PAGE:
E3 2010: Interview with Warhammer 40K's Mark Downie

Let's face it: At E3, every studio, game and gadget struggles to be the talk of the show, but there's just so much going on that most exhibits and demos get lost in the noise. Therefore, when buzz erupts to eclipse the noise, it behooves the gamer to sit up and take notice. Warhammer 40k: Dark Millennium Online is buzzing strong right now, like thousands of armored, heretic-hunting space bees, especially after revealing the trailer earlier this week. With the previously secretive MMO out in the open, fans are hungry for any and all details about this entry in the beloved 40k franchise.

Fortunately, Massively made fast friends with Vigil's Mark Downie, who was more than happy to spill the space beans about the look of the game, faithfulness to the IP and Warhammer 40k's release window. Buckle up, engage thrusters and hit the jump for the full conversation.
Massively: Do you have a playable demo?

Mark Downie: Not yet, just the teaser video for now. We'll be at GenCon in August, and we'll be launching a community site. I don't have any info on when we can deliver a playable demo. But right now we wanted to let the community know that the game is alive, it's doing well, and we're excited to be working on it.

All that we've seen in the trailer is actual gameplay footage?

Mark: Absolutely.

Is there anything else you can say about the game in terms of features?

Mark:
The MMO is using the same engine we used for Darksiders, so people can expect the same quality of visuals. We're working very closely with Games Workshop on this project, so we're not going to be doing a lot of freelancing and going off on our own. Everything we do is with their cooperation and approval. Pretty much anything that gets added into the 40k universe in our MMO will get added to the canon, part of the war, and will receive the blessing of Games Workshop.

Will there be books or anything revolving around the MMO?

Mark: It's too soon to tell. We'll see where things go -- we can't put the cart before the horse.

It's definitely important to show gameplay and get people excited.

Mark: That was our main goal, and I hope that works.

So what about a time frame for release?

Mark: I should qualify this by saying our primary goal is getting the game right. THQ fully supports us in this regard, and isn't breathing down our necks saying, "You must ship by a certain date!" They are nurturing this project and we are true to this project so that when we deliver it, it will be everything we want it to be and the community wants it to be.

With that in mind, we're shooting for right now to have the game shipped by the end of Quarter 1 of 2013.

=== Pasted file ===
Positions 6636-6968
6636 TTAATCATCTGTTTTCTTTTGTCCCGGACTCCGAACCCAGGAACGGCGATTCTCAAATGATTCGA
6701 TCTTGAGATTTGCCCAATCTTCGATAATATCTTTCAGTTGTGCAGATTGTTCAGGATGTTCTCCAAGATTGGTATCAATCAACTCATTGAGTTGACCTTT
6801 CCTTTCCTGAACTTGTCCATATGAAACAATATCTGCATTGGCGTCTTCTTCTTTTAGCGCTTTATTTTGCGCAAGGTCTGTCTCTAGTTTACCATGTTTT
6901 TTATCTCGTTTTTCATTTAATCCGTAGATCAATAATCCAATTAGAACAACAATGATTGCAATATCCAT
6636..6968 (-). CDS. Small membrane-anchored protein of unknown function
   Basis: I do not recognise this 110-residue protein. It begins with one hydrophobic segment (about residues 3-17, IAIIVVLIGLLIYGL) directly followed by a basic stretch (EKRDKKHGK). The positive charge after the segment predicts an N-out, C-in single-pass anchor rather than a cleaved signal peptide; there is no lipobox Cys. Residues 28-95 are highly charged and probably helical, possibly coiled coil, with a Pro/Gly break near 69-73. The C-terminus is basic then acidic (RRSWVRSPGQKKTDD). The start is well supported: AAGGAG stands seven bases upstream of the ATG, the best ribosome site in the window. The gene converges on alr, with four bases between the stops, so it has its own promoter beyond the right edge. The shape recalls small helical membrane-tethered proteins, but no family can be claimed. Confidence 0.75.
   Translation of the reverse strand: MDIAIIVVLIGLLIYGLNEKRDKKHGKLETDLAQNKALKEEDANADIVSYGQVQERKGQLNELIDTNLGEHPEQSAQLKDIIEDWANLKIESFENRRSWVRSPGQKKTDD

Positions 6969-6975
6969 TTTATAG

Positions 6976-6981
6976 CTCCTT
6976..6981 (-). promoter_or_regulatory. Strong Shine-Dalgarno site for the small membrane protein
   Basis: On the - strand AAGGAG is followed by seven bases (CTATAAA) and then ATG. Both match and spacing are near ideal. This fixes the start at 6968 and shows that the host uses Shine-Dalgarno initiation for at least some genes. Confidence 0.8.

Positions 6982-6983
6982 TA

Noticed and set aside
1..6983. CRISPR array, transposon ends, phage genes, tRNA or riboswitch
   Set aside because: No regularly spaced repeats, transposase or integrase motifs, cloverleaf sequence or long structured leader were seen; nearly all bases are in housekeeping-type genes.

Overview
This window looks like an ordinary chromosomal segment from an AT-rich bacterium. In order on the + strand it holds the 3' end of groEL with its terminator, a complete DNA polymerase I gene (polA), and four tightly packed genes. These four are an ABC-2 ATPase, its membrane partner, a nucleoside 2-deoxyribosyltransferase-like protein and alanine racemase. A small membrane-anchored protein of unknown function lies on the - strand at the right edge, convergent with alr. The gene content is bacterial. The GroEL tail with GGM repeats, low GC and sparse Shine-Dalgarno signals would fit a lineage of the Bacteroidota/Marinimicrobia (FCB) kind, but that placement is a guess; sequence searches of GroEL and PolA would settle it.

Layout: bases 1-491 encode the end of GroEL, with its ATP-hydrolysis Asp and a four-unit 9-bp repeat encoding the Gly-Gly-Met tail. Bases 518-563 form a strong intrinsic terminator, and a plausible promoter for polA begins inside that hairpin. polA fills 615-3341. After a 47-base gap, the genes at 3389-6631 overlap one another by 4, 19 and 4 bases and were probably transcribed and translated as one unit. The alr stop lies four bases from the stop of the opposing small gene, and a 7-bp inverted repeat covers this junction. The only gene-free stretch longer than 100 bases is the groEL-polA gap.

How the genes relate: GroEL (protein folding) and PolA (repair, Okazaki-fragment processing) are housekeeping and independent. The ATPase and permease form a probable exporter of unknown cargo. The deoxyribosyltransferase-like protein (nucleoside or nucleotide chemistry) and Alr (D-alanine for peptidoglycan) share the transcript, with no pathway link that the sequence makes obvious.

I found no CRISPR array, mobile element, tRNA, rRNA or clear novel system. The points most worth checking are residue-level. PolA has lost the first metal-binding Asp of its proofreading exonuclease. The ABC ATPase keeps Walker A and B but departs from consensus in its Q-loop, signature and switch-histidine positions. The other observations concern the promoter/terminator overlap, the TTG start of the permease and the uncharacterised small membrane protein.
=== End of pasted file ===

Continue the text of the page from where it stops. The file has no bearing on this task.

I imagine you're making everything as precise as possible to the actual roleplaying game.

Mark: We're absolutely doing our best. Our character and vehicle modelers, everything they work on they get the miniature to use as their model. In fact, it's a great IP to be working on since Games Workshop has done so much ground work aleady. I mean, I'm a World Designer, so what I do is focus on filling in some of the blanks that haven't been a focus of 40k up to this point. We've got so much detail and specifications to go off of. I think fans of the IP will find that the models generally look very authentic.

I know it's two different worlds and two different companies involved, but is there any connection at all with Warhammer Online?

Mark: None whatsoever. Warhammer Online is EA Mythic, it's two different IPs. A lot of our guys are long-time 40k fans, tabletop players, fans galore, so they've got a very heavy investment in Warhammer 40k.

Now the footage we're seeing here, it's pre-alpha?


Mark:
We're not really naming a stage.

So this could change?

Mark: This is all as close as it can feel, game development always brings change, but it's very representative of our intentions. We've been in production on this game for several years already, and a lot of that time was spent experimenting with the look and feel and artistic styles. Again, the models, we know the what style that is, we just have to do adjustments. The environments took a little more work to figure out what's going to match the look of these models and make for a cohesive game world. We've been down that road, and I think we've settled on the look. So I'd expect the game to look very much like this when it ships.

Thank you!

This article was originally published on Massively.